"And now I advise you to keep up your courage, there will be no loss of life among you, but only the ship will be lost." Acts 27:22
There is a prophetic statement for this season to be found in the story of the storm in Acts 27. As this present covid Storm lingers on, men and women are beginning to become disheartened at the longevity of this present storm. For some, the covid crisis has developed into an economic crisis. This storm like the storm in the book of Acts has taken a turn for the worse. Early on in the storm, the men begin to lighten the ship, (vs.18,19) even so many have begun to unload what's not necessary and trying to lighten the financial drain on their lives. You begin to way what's important and what's unnecessary in this season. You begin to see a diminishing of wealth. You also begin to unload the "rigging", that's when you begin to see the loss of the ability to make wealth. You lose the ability to navigate (vs. 17), and you are being driven at the mercy of the storm. It's strange when you feel you are no longer in control of your destiny. But the worse is not over. For the storm continued day after day with no light of day. But hear the words of the prophet. "Now I advise you to keep up your courage, there will be no loss of life among you, but only the loss of the ship.".
Fourteen nights of being driven across the Adriatic Sea, they sensed they were nearing some land. They dropped four anchors off the ship's stern in fear they might run against the rocks. (vs. 28,29). The experienced seaman even tried to abandon the rest of the flock by tying to jettison their lifeboat. (Vs. 30). As a storm lingers even in the body of Christ you will see an “Everyman” for himself mentality people will try to separate themselves from a hopeless cause. The soldiers cut the anchors, and cut loose the lifeboat. This is when you resign yourself wholly to the design of God himself and say, "sink or swim, I'm with you, God!" This is the true core of unity and fellowship when you are true "fellows in the same ship"!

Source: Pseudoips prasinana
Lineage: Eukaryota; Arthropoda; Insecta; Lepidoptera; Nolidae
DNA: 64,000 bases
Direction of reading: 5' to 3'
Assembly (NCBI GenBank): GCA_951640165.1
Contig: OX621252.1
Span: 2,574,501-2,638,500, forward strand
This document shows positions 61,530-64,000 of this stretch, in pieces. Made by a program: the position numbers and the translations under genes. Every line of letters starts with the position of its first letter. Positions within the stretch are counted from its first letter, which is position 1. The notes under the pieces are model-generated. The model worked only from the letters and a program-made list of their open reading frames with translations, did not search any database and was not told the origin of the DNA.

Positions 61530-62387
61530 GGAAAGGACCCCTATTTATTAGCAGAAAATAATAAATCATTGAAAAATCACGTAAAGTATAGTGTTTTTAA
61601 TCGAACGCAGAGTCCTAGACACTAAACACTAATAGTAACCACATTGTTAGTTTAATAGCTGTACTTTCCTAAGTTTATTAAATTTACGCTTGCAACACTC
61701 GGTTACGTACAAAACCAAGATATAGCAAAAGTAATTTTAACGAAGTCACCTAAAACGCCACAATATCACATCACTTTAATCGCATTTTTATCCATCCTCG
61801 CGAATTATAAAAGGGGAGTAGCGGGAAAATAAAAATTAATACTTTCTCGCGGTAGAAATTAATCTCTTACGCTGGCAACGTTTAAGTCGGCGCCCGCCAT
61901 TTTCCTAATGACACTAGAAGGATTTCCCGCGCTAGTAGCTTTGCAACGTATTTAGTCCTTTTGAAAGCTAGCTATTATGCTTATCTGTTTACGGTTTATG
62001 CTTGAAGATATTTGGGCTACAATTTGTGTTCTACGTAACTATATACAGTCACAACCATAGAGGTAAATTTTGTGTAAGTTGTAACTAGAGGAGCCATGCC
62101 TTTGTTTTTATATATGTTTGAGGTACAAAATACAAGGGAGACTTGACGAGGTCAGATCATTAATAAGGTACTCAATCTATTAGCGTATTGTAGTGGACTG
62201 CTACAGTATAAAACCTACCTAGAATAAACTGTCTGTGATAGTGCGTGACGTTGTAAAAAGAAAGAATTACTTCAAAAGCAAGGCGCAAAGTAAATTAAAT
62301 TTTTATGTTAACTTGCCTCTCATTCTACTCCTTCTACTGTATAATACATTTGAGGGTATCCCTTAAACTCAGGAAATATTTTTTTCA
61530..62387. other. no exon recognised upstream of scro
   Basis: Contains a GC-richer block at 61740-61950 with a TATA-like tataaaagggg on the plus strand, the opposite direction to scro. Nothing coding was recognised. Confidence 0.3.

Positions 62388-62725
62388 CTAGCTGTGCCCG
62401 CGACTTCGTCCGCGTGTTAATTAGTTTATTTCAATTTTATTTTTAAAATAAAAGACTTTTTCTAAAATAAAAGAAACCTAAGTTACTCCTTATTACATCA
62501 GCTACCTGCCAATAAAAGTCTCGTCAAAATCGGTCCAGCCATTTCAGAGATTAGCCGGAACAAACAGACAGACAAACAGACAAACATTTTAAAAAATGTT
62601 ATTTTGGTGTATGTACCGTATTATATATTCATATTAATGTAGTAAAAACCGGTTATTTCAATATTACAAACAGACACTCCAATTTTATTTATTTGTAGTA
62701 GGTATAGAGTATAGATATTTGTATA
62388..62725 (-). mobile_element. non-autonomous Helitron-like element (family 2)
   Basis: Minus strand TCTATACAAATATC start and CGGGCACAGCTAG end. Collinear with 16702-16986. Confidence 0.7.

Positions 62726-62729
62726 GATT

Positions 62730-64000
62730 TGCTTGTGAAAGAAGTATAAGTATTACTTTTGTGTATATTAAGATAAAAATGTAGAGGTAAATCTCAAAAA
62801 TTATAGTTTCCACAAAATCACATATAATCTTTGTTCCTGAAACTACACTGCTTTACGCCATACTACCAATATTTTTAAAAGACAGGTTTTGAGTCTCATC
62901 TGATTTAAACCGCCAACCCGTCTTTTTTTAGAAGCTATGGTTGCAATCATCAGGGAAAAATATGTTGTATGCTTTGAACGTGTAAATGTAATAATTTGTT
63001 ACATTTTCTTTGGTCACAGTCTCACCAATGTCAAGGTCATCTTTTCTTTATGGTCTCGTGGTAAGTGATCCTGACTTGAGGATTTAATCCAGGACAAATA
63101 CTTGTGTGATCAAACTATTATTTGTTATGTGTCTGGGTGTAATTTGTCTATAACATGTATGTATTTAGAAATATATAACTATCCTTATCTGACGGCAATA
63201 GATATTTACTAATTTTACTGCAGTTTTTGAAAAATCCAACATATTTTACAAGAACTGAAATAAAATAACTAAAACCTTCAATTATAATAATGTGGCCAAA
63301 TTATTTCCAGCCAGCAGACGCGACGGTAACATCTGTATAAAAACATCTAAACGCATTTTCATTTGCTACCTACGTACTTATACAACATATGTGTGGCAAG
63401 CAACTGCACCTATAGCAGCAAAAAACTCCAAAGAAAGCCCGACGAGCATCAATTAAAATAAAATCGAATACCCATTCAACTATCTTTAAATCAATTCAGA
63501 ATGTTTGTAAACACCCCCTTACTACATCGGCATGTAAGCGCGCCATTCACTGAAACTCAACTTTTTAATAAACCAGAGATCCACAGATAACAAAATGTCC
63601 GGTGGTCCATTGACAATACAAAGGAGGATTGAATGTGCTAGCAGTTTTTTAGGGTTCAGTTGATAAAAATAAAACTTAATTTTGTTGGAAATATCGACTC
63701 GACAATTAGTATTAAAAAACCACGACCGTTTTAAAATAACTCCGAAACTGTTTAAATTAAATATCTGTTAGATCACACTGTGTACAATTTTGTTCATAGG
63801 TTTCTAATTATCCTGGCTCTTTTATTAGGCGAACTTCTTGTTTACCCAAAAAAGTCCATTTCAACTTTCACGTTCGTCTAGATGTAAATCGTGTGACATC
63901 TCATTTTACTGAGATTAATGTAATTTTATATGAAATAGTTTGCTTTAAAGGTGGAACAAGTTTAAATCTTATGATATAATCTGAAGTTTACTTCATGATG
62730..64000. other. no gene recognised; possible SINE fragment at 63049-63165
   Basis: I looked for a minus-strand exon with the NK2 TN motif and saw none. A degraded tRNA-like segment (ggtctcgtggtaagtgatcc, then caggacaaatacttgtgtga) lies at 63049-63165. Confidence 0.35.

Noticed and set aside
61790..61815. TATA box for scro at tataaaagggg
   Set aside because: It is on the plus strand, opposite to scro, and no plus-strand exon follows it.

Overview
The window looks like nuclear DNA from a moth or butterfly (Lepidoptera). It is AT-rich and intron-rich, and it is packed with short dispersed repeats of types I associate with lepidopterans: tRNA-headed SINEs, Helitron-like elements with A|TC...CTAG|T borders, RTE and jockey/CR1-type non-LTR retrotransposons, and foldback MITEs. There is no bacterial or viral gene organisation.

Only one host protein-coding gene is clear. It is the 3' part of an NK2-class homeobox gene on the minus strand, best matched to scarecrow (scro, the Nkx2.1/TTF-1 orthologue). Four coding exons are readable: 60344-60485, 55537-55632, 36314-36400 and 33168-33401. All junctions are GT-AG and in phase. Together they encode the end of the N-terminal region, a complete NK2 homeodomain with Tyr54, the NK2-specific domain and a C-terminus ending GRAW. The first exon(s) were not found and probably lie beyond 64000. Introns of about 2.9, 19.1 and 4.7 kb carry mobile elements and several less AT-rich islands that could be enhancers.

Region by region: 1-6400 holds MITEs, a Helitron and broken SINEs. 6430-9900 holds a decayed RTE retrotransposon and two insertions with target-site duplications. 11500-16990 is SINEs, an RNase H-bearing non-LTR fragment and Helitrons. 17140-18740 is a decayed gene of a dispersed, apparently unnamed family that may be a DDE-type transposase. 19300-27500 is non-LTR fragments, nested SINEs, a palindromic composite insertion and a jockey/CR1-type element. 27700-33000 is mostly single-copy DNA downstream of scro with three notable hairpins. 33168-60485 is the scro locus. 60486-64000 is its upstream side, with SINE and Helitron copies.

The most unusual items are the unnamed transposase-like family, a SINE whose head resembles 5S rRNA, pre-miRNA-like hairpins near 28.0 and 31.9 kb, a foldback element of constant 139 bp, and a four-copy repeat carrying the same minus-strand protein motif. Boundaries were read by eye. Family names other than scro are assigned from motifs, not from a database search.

At daybreak, they could see the outline of the land and a beach. They decided to make a run for the beach. They cut the anchors and dropped the sail and drove the ship toward the land. There was a cross-current and the ship was caught in it, I mean if the storm wasn't enough, now you gotta deal with cross-currents too. A divided house is what creates crosscurrents in the body of Christ, and sometimes it is more dangerous than the storm because they function underneath the surface and you can't see them till you are in them. The bow of the ship ran aground while the backend of the ship began to be broken up. The soldiers wanted to kill the prisoners lest they escape but the centurion in charge wanted to save Paul so he would not allow it. They all made it ashore and not one was lost.
The Word of the Lord